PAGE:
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Long-term tests

Peugeot 307 XSi

How's this for a portfolio?

  • Driving position and seats, in-dash CD changer, attractive XSi styling, massive boot, free first service
  • Temperamental column stalks, stiff door handles, fuel economy
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How's this for a portfolio? In its nine-month life, the Peugeot 307 has become a regular group test victor and has won the coveted Europe Auto 1 award and the European Car of the Year 2001 honour. So the French family hatchback has proven itself to the media - but how does it stand up as a day-to-day proposition?

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Our three-door model arrived last November, and first impressions were almost entirely favourable. Finished in cherry red and equipped with a set of 17-inch five-spoke alloy wheels, well bolstered sports seats and an XSi badge, the 2.0-litre model certainly looks the part, even if it's neither as fast nor as exciting to drive as the styling suggests.

Yet despite being two doors short of a full complement, the 307 is hugely practical. While the back seats haven't been used too much, the enormous boot has. In my hands, it's carried everything from logs to a water butt, and all without having to fold the back seats. Which is a good thing, as they aren't the easiest to push down. But do so and there's more than enough room for two mountain bikes without having to go through the rigmarole of removing the front wheels.

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By the time 5,000 miles appeared on the clock, the engine had loosened up nicely. Unfortunately, it wasn't the only thing - a list of trivial faults is dimming my opinion of the 307. Quality isn't first rate and a few rattles have developed. The indicators don't stay on properly and the door handles have become very sticky. I asked Peugeot main dealer Platt's of High Wycombe, Bucks, to have a look at them when the XSi went in for its 6,000-mile service, but the problem remains.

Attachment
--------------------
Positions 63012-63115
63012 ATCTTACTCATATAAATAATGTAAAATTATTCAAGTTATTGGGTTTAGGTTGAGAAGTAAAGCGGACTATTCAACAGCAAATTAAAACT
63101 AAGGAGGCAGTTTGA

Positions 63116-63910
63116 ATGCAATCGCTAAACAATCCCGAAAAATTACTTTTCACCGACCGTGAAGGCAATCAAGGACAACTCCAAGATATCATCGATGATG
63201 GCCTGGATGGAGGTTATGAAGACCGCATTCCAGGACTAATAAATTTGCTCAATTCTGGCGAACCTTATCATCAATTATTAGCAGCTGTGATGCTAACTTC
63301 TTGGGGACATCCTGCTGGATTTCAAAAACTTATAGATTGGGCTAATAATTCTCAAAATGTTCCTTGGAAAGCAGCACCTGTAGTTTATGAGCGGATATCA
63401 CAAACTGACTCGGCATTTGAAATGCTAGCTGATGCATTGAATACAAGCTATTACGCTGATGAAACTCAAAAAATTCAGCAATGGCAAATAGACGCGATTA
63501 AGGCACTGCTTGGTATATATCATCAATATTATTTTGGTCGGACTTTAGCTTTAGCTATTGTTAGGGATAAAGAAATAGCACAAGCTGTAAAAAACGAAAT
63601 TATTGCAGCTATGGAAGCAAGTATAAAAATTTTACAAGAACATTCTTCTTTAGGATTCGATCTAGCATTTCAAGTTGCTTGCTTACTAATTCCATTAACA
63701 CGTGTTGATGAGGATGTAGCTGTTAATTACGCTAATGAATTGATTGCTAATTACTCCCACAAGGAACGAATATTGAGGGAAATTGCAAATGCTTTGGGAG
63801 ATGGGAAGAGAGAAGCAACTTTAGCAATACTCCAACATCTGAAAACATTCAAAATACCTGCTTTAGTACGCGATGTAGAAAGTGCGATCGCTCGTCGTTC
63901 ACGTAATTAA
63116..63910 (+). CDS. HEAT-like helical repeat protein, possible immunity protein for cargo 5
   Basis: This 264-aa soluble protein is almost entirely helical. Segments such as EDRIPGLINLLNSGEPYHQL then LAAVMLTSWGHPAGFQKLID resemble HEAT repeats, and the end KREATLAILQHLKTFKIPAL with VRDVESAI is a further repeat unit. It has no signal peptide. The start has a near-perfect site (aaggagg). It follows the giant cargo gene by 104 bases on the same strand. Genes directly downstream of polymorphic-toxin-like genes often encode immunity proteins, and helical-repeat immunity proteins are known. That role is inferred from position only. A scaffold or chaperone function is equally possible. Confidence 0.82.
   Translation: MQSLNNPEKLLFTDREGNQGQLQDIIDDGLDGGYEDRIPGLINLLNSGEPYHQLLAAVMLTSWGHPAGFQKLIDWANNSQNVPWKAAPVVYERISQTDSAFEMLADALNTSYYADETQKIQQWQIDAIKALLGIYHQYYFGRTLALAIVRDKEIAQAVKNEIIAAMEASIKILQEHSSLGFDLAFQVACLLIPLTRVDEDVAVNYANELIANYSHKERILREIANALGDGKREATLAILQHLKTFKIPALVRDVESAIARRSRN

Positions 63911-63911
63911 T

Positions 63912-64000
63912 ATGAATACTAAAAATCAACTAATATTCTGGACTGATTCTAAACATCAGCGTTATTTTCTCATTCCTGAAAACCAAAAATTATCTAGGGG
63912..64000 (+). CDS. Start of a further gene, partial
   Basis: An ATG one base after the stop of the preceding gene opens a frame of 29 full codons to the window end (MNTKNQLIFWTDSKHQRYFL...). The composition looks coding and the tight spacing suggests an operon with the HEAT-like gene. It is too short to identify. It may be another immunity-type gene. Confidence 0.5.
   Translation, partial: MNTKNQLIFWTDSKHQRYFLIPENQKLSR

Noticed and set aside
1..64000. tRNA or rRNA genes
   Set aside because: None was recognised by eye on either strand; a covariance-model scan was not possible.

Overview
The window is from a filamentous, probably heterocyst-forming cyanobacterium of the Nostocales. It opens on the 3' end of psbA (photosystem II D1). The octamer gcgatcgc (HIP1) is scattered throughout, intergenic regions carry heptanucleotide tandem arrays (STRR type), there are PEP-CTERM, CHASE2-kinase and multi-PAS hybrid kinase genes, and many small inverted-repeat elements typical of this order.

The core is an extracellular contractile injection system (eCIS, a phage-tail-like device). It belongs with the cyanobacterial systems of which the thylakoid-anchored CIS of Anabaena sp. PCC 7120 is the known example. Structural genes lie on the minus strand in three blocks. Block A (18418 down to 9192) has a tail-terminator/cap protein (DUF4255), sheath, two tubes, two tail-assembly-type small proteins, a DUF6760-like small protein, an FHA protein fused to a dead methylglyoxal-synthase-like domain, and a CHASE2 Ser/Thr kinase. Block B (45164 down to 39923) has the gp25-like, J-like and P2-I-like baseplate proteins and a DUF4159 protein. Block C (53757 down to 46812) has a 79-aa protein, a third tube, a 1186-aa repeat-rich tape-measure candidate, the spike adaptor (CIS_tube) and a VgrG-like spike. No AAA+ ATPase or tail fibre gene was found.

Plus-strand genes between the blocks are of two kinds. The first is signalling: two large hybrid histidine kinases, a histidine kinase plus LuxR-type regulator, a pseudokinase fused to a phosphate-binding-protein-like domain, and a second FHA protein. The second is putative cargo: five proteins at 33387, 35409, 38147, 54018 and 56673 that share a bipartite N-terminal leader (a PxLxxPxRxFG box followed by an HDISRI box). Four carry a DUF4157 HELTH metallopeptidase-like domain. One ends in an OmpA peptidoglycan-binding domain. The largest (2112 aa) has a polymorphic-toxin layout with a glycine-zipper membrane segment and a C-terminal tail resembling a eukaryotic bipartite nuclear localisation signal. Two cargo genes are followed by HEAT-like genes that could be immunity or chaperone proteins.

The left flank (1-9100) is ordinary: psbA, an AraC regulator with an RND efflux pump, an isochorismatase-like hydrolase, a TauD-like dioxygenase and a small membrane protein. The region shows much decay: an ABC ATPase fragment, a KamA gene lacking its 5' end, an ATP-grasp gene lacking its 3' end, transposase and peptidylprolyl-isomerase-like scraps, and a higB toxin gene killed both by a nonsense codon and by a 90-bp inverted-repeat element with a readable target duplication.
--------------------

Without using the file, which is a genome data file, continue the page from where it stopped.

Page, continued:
The first 'health check' service passed without incident - carried out free of charge, it took about 40 minutes. With a bit of luck that should mean no garage bills until the next service at 20,000 miles.

The mileage has continued to tot up at a steady rate, recently passing the 8,000 mark. But in terms of fuel economy the Peugeot hasn't been great. Having eaten up 24 tanks of petrol so far, consumption is holding steady at 26.8mpg. I'm not impressed, especially since the 138bhp powerplant is supposedly very efficient, with CO2 emissions of 188g/km. This puts it in band D tax bracket - well below such rivals as the Ford Focus 2.0 (207g/km) and Vauxhall Astra 2.2 (202g/km).

However, for cabin comfort the 307 takes some beating. True, the ride on the fat alloys isn't special, but the excellent driving position, good stowage and neat five CD in-dash changer count for a lot on long journeys.

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